My beef with this is less about the policy. It’s about their stated reason for it:

The changes are a result of tighter security being put into place this season throughout the league, said the Braves spokesperson.

This, as the French say, is horses**t.

We know it is because not all teams are prohibiting outside food. If there are tighter security measures across the board, other teams are implementing them without the food restriction. Even the Yankees, who take security theater to extreme heights as it is, are still allowing fans to bring in their own food.

The Braves, I strongly suspect, are using these measures as an excuse to cut down on competition for their concessions. Which, like I said, go for it. Just be honest about what you’re doing and stop blaming “tightened security” for your cash grab.

Yadier Molina says Adam Jones “has to apologize to the Puerto Rican people”

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After the U.S. won the World Baseball Classic on Wednesday night, Adam Jones told a reporter that he and his teammates were motivated in part by the fact that Puerto Rico already had championship t-shirts printed up and plans for a parade/celebration in Puerto Rico in place beforehand.

Which, OK, whatever you need to motivate you, Adam, but all of that seems complicated by the fact that (a) ALL teams playing for a championship have pre-printed gear, thus enabling them to be put on moments after the final out; and (b) Puerto Rico’s celebration plans were not contingent on winning or losing. In fact, they went ahead and had a parade/celebration even though they lost. The WBC was a big deal to them in ways it simply wasn’t to the U.S., so it makes sense.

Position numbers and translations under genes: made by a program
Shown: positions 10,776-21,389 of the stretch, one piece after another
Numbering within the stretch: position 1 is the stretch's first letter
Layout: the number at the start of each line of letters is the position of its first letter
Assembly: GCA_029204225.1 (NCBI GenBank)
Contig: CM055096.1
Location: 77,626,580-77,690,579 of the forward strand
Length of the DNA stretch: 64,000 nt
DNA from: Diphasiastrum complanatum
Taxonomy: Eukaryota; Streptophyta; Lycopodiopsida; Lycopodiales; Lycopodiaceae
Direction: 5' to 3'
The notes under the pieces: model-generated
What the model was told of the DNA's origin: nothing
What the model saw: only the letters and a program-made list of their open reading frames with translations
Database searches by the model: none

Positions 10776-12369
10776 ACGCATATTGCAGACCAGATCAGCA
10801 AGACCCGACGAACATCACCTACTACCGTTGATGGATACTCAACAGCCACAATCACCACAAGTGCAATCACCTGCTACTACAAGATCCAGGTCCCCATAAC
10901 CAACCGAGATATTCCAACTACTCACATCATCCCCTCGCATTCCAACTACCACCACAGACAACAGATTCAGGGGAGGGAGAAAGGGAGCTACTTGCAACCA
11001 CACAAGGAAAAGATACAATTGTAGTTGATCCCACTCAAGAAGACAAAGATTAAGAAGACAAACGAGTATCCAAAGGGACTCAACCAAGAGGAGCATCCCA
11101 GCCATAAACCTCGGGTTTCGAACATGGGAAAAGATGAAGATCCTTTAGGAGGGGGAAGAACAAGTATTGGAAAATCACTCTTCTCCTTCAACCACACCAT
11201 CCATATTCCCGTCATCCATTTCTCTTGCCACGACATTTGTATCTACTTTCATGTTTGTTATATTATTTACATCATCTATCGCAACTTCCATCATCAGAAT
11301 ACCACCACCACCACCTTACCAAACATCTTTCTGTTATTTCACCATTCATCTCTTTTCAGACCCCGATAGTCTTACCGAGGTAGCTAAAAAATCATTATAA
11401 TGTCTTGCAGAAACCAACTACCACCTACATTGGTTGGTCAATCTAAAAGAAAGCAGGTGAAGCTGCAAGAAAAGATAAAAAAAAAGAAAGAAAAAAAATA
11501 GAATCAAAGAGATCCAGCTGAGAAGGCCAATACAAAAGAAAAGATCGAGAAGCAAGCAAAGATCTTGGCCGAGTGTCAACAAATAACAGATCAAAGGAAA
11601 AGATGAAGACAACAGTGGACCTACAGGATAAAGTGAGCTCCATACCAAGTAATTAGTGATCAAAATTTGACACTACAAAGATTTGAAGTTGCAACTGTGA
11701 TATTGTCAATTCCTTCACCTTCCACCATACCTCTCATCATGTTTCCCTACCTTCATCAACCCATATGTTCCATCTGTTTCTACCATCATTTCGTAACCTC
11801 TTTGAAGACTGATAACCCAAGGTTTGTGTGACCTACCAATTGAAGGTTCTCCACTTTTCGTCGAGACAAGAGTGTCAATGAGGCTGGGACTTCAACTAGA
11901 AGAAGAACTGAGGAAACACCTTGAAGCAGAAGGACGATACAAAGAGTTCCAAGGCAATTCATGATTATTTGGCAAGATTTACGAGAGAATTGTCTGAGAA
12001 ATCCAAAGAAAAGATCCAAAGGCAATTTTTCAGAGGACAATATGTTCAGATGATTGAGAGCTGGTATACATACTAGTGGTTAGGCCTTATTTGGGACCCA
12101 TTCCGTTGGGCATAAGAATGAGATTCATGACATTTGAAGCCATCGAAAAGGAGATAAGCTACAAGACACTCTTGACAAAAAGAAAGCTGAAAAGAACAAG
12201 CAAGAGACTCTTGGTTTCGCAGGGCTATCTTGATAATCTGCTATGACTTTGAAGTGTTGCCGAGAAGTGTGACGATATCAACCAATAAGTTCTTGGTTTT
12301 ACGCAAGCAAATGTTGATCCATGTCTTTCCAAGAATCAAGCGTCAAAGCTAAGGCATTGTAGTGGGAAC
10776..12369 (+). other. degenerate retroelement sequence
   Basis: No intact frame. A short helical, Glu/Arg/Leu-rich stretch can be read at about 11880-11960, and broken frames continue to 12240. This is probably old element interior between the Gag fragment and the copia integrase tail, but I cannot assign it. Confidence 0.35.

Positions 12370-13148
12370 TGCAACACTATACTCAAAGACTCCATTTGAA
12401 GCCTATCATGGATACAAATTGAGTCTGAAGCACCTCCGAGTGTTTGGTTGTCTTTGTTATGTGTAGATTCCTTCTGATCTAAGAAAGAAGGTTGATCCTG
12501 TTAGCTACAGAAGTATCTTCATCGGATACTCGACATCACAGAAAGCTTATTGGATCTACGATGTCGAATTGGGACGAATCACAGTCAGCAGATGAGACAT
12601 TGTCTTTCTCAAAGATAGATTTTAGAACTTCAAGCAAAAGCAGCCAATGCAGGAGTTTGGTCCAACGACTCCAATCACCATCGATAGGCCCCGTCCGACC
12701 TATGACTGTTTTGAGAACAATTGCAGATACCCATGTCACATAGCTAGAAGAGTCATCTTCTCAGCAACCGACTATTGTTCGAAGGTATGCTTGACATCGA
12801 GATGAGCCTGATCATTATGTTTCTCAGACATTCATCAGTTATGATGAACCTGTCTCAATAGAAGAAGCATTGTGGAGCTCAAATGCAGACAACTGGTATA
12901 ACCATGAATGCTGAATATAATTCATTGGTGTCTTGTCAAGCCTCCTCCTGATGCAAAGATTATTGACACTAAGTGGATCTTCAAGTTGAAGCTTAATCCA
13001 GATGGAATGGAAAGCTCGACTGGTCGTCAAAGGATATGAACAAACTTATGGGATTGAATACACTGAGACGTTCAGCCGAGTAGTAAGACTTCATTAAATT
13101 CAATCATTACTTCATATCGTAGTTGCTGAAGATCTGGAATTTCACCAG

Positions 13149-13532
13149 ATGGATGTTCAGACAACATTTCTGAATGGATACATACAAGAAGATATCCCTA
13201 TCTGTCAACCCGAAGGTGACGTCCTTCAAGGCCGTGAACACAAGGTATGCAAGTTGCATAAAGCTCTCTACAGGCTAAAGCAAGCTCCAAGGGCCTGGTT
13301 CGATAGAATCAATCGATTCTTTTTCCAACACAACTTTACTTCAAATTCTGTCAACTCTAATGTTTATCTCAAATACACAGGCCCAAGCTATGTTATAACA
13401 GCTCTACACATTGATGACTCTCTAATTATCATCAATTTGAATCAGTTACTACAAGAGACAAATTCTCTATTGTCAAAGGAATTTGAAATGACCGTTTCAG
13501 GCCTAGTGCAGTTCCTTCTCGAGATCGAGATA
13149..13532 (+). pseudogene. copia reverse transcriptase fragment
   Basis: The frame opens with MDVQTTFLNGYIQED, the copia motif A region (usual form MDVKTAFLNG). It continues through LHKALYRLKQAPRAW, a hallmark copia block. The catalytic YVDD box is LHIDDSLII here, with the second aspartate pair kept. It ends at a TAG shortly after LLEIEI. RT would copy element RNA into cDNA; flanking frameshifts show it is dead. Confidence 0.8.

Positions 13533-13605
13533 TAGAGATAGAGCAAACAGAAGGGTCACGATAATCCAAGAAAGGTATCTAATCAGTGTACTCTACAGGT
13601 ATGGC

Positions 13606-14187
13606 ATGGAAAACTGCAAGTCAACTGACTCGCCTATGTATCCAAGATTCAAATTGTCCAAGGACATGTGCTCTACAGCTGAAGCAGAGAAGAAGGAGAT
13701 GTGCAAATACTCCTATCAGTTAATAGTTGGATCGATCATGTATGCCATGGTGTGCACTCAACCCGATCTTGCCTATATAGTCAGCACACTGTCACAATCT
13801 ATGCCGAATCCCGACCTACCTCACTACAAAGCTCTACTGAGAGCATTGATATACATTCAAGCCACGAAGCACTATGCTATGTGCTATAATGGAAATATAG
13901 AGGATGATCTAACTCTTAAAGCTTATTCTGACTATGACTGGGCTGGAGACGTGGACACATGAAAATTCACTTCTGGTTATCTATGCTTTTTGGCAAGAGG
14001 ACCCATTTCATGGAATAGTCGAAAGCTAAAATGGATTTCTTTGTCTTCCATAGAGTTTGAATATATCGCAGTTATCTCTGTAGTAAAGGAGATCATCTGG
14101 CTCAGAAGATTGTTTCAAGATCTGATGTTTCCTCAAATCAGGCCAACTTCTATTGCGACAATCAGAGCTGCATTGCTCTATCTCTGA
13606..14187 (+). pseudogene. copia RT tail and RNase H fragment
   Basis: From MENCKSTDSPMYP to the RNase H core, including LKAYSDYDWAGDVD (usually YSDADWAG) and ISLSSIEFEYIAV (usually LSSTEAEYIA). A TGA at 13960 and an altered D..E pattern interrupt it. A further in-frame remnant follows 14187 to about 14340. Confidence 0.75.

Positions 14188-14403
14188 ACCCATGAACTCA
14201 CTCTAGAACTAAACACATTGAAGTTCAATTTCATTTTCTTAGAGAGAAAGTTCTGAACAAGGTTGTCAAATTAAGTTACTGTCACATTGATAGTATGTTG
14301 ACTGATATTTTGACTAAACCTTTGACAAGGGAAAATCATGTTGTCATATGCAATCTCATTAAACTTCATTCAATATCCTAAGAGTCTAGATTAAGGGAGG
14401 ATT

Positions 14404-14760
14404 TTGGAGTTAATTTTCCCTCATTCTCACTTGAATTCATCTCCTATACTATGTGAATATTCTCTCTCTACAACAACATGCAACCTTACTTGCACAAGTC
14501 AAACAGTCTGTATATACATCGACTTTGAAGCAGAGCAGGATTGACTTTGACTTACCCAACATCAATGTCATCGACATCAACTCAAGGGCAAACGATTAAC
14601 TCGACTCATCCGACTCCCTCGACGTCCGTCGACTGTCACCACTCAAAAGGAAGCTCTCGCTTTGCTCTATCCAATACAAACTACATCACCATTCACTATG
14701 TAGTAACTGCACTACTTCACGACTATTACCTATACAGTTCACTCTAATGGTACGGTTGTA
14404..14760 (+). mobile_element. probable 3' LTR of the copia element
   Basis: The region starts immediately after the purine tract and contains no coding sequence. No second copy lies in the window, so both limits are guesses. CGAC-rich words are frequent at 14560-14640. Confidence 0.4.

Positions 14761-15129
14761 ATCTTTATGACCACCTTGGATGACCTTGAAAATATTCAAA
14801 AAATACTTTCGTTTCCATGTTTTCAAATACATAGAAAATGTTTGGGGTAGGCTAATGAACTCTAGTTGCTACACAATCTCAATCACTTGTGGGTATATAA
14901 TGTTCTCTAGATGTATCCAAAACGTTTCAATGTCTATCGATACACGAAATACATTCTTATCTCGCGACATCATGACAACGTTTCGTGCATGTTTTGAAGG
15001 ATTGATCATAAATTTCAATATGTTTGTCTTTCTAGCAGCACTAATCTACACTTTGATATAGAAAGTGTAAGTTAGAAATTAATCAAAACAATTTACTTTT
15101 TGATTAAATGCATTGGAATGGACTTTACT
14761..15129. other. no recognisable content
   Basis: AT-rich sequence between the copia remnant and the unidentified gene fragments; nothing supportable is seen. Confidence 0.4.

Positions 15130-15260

Yadier Molina of Team Puerto Rico did not take kindly to Jones’ comments. He tells ESPN Deportes this:

“Adam Jones … is talking about things he doesn’t know about,” Molina told ESPN. “He really has to get informed because he shouldn’t have said those comments, let alone in public and mocking the way [preparations] were made . . . He has to apologize to the Puerto Rican people,” Molina said. “Obviously, you wanted to win; he didn’t know what this means to [our] people.”

Kind of a messy little controversy, eh?

My feeling about it is that Jones probably didn’t know the whole story about Puerto Rico’s plans and misinterpreted celebration for arrogance. I also suspect that most players motivate themselves in all manner of irrational ways like this, but we just don’t hear about it all that much. Jones can do whatever he wants to psych himself up, but it changes the equation a bit when you talk about it to the press. Perceived slights that an athlete uses internally can seem petty once exposed to the light of day.

Either way: Jones does not have a reputation for being insulting or disrespectful, so I seriously doubt that was his intent here. I also think that, while Molina has a right to be miffed, the “he must apologize to the Puerto Rican people” thing is laying it on a bit thick. Maybe Jones can just text Molina and some P.R. players and say he was sorry, followed by a “we’re all good, man” and this can end? That makes the most sense.

If not, well, the Orioles do play the Cardinals in an interleague series this summer, so maybe we’ll see some fireworks.